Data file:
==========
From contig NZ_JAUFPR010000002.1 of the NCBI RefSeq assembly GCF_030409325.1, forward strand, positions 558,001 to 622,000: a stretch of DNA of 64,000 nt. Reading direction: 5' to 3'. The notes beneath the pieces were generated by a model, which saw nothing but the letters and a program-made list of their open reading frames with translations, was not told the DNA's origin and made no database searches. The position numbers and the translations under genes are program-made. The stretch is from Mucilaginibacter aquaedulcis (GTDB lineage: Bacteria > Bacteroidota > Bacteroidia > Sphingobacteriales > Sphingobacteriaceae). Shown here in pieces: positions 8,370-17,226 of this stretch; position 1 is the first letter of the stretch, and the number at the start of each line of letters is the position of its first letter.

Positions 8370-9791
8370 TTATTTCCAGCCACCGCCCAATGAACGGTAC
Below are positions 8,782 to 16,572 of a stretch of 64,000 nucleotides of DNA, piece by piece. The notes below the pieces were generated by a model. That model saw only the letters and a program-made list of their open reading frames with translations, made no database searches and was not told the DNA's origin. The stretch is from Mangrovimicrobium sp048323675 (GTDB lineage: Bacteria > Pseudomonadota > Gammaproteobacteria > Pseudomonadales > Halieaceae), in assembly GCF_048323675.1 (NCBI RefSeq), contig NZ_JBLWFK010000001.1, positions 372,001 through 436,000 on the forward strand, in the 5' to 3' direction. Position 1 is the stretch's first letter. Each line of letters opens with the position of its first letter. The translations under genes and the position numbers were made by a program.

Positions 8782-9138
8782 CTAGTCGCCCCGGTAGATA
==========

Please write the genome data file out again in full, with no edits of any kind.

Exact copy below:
From contig NZ_JAUFPR010000002.1 of the NCBI RefSeq assembly GCF_030409325.1, forward strand, positions 558,001 to 622,000: a stretch of DNA of 64,000 nt. Reading direction: 5' to 3'. The notes beneath the pieces were generated by a model, which saw nothing but the letters and a program-made list of their open reading frames with translations, was not told the DNA's origin and made no database searches. The position numbers and the translations under genes are program-made. The stretch is from Mucilaginibacter aquaedulcis (GTDB lineage: Bacteria > Bacteroidota > Bacteroidia > Sphingobacteriales > Sphingobacteriaceae). Shown here in pieces: positions 8,370-17,226 of this stretch; position 1 is the first letter of the stretch, and the number at the start of each line of letters is the position of its first letter.

Positions 8370-9791
8370 TTATTTCCAGCCACCGCCCAATGAACGGTAC
Below are positions 8,782 to 16,572 of a stretch of 64,000 nucleotides of DNA, piece by piece. The notes below the pieces were generated by a model. That model saw only the letters and a program-made list of their open reading frames with translations, made no database searches and was not told the DNA's origin. The stretch is from Mangrovimicrobium sp048323675 (GTDB lineage: Bacteria > Pseudomonadota > Gammaproteobacteria > Pseudomonadales > Halieaceae), in assembly GCF_048323675.1 (NCBI RefSeq), contig NZ_JBLWFK010000001.1, positions 372,001 through 436,000 on the forward strand, in the 5' to 3' direction. Position 1 is the stretch's first letter. Each line of letters opens with the position of its first letter. The translations under genes and the position numbers were made by a program.

Positions 8782-9138
8782 CTAGTCGCCCCGGTAGATA